STEVEN GERRARD last night revealed that the sports psychiatrist who will help England prepare for Brazil 2014 has been working closely with him since 2010.
Dr Steve Peters, whose previous clients include five-time world snooker champion Ronnie O’Sullivan and the all-conquering Great Britain cycling team, has been drafted in to prepare Roy Hodgson’s men ahead of the World Cup.
The England manager met with Peters for the first time on Sunday and is delighted to have on board a figure who played a key role in Team GB’s extraordinary track cycling success at the Beijing 2008 and London 2012 Olympics.
He has also worked with Tour de France winners Sir Bradley Wiggins and Chris Froome.
Gerrard, the national team’s captain, first met Peters almost four years ago after suffering a nasty groin injury that kept the Liverpool man out for several months.
He said: “I have been seeing him since 2010 and I do feel as if he has really helped me. Not so much with the technical side of the game, but with what is going on in your head and the mental preparation.
“He has helped me with big injuries that I have had over the last couple of years. I had a groin avulsion – which is where your groin muscle comes off the bone – and it is a career-threatening injury.
“For six to eight weeks, I saw three or four surgeons and they weren’t really convincing me that I could maybe play again. So, I turned to him.
“Without being a drama queen, it was a very important stage in my career. I think it was one of the physios at Liverpool that suggested I might need a bit of help from a psychologist and I said, ‘Who’s the best?’
“I was told he was the best. I went to see him and I can only speak very highly of my private one-on-ones with him and the work I have done with him this year. I have been able to see him a lot more at the club. He comes in one day a week and I have got a fantastic relationship with him.”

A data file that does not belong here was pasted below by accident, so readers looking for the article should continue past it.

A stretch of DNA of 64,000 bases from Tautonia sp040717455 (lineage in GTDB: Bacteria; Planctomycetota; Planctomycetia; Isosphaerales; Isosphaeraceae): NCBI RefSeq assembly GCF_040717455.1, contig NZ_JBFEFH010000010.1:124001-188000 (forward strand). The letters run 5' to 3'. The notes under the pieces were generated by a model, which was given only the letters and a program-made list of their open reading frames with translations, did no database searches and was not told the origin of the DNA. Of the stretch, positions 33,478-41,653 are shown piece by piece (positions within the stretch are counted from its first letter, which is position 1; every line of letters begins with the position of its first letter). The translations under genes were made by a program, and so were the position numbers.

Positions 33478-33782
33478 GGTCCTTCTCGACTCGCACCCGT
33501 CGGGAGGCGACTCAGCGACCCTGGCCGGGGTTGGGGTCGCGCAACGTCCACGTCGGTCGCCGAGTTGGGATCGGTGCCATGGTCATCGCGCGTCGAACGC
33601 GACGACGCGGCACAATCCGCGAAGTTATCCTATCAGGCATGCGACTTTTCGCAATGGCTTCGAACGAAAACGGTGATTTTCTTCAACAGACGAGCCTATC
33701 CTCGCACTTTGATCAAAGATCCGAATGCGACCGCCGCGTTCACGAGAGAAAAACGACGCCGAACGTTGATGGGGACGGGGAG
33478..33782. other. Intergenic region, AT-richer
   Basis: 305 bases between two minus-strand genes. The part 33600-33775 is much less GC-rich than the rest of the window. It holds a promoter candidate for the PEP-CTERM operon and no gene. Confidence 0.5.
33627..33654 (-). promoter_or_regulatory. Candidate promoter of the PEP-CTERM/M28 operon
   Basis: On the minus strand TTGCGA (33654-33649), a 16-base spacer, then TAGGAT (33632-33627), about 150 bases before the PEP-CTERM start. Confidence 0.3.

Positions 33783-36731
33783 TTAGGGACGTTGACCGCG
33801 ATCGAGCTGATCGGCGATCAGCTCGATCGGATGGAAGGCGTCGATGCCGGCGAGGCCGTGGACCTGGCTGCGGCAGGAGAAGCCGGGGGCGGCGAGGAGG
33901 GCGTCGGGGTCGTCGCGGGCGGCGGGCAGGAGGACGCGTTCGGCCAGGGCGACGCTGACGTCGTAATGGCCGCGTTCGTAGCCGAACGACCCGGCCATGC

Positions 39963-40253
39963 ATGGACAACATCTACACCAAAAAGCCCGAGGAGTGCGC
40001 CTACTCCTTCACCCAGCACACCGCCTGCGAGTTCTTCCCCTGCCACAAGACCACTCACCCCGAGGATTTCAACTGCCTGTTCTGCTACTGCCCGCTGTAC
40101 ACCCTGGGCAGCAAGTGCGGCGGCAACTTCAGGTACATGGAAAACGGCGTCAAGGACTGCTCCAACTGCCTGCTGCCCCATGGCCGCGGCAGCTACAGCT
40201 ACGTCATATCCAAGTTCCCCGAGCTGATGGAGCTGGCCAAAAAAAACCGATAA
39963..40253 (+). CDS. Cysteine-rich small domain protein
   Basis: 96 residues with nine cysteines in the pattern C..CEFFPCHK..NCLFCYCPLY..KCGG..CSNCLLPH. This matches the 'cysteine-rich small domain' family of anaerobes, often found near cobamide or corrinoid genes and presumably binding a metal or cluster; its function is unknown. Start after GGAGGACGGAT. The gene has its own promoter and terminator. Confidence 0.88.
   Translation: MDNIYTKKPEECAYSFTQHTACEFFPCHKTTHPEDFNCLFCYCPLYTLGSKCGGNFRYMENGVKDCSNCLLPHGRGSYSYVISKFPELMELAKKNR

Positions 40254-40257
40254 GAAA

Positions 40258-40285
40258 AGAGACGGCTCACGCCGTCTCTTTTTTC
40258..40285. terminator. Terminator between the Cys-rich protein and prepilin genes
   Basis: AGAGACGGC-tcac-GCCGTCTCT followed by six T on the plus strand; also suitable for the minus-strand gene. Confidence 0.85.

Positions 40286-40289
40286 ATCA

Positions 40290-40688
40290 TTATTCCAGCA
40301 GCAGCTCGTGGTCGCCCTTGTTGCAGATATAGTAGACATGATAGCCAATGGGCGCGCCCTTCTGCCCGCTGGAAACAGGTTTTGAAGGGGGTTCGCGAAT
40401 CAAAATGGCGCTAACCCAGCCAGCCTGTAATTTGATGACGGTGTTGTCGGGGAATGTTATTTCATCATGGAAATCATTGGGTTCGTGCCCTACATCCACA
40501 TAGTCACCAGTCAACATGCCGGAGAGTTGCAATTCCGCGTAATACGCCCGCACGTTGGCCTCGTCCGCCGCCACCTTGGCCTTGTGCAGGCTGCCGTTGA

Outside assistance and the England national team have not been the best of bedfellows in the past thanks, in the main, to Glenn Hoddle’s drafting in of Eileen Drewery during his reign as manager.
Drewery, a faith healer who had helped Hoddle in his own playing career, was a figure that the then squad failed to embrace.
Times, though, have changed since Ray Parlour’s response to Drewery placing her hands on his shoulders before a spiritual session was to joke, ‘Short back and sides, please, Eileen’.
Asked if Peters could help the current squad, Gerrard said: “I hope so. I don’t think there are any guarantees.
“I don’t want anyone to sit in here and think that Steve Peters has transformed me as a person or a player. When I did go and see him I was still playing for Liverpool and for England.
“I am quite mentally strong with my preparation any way. But the way I look at it is if I can gain a little edge or use it as a tool to help me gain one to three per cent, why not use it?
“That is what I was thinking at the time when I was injured, and the reason I didn’t stop seeing him when I was back fit is because I enjoyed the work with him and thought I could maybe use some of the work and the methods when I get back playing. That is what I have done.
“We are not going to become favourites for the World Cup because we have got a psychiatrist on board, but, if players buy into it and everyone can gain that extra one, two, three per cent it might be needed and it can only help us.”
Asked about Peters’s methods, Gerrard added: “He just simplifies what’s going on. I don’t know whether you have read his book (The Chimp Paradox).
“But I read the book and had one-on-one meetings with him and I basically understand the different parts of the brain, how they work, when they function and why you think certain things, why you bite your children’s heads off from time to time, blame (wife) Alex for everything and blah, blah, blah.
“He does simplify things and I am a lot more patient as a person now and I think I’ve improved as a person. He has also helped me with the game as well.”